Have been using TMAX 400 film. I suspect that may be a mistake. My home made camera is abt 8 inch fl and f5.6. Images are pretty good over most of the film but, at the edges, there is some coma. My exposure limit seems to be about 20 mins. I think I am being limited by rec limit. I intend to try a different film (what?) and going down to abt f8-9. (Different expiriments). I'll report to this group re what, if anything, I learn.

Bob Clark

#18 Nightfly

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Posted 08 June 2008 - 09:46 AM

It would be interesting to see what you come out with. Medium and large formats are the final frontier for film. Good to have another analog man with us.

Jim

#19 tommyhawk13

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Posted 10 June 2008 - 11:58 AM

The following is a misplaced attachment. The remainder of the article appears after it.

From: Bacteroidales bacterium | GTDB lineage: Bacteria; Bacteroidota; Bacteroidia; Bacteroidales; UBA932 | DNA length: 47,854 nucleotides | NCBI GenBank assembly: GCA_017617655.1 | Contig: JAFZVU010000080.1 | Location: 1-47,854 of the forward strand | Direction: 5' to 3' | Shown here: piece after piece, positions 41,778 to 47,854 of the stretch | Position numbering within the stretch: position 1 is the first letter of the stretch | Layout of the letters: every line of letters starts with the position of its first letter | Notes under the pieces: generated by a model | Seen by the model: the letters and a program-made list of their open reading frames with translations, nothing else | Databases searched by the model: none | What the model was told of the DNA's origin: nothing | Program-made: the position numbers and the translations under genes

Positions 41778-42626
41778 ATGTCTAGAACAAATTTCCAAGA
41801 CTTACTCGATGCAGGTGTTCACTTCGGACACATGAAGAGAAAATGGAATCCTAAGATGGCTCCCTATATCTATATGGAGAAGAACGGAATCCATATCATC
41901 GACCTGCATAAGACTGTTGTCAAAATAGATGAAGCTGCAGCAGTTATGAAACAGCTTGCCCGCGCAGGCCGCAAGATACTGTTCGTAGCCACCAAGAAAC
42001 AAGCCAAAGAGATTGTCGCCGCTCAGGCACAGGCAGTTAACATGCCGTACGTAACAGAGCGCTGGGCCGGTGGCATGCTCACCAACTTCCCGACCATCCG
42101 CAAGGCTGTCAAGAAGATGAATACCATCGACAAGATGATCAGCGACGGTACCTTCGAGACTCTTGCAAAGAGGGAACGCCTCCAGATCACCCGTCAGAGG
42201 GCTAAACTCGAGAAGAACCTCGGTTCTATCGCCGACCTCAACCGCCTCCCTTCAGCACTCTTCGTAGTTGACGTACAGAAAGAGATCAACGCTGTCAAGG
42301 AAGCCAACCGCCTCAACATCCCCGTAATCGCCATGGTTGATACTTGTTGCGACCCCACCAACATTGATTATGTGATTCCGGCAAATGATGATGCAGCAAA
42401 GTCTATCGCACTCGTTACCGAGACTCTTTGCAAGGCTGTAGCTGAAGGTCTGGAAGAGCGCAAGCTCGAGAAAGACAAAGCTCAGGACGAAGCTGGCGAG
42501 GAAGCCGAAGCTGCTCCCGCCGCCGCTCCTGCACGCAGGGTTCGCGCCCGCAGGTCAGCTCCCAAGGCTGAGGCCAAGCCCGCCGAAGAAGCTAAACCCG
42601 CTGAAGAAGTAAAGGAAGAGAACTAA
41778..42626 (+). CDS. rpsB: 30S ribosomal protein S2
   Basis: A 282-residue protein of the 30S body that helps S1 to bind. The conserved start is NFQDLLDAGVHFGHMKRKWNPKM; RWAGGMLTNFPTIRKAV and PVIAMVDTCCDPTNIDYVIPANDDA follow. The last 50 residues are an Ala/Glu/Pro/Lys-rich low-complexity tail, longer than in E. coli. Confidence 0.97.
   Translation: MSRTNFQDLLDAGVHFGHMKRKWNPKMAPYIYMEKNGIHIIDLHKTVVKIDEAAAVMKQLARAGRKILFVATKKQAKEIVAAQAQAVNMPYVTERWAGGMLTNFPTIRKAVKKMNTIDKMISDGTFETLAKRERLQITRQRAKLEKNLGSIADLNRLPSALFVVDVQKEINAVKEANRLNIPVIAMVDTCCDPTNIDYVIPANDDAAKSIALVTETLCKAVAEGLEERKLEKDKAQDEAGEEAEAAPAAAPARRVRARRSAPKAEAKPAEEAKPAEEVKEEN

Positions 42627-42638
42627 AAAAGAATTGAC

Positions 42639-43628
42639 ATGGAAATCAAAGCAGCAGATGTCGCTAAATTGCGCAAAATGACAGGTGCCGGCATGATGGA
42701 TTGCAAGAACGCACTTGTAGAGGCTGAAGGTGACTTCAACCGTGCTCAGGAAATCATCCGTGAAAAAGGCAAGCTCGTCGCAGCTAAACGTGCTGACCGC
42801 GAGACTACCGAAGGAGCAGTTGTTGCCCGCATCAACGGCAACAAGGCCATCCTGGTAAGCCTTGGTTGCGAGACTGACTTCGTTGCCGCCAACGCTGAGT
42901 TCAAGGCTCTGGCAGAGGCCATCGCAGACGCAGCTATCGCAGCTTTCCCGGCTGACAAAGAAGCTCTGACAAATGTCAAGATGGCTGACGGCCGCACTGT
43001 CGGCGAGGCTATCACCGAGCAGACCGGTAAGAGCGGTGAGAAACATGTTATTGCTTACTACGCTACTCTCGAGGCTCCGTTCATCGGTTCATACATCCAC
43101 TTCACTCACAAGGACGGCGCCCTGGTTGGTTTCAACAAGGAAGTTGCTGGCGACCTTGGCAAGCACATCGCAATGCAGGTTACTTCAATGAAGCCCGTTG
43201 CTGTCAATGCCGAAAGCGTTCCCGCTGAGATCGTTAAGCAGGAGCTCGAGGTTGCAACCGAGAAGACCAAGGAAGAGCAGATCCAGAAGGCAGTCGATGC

I have read that Kodak E100G was probably the best color transparency 4x5 film available.
Finding a fast lens would probably be the most important ingredient.
I have tried to compare films by reciprocity charts, but they don't take into account the real long exposure times.
Fuji Provia 100F looks good on paper, and so does Kodak E100VS, but how do they perform at about an hour?

#20 Nightfly

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Posted 10 June 2008 - 12:06 PM

Provia 100F is the best star trail film available. Great for long exposures at moderate apertures in that aplication.
For recording lots of detail in wide field piggyback work it is best with fast apertures, perhaps f/2.8 or faster. I've exposed it for over a half hour at f/4 and recorded only about as much as what E200 records in 10 minutes.

Jim

#21 Tim A.

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Posted 21 October 2008 - 10:43 PM

For anyone interested, I came across this page which details exactly how to build your own vacuum back. So far, I've got the vacuum pump working. Next up: build the back.

http://www.deadbread...crumbs/vac.html

-- Tim
Colorado

#22 ZachK

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Posted 22 October 2008 - 09:36 AM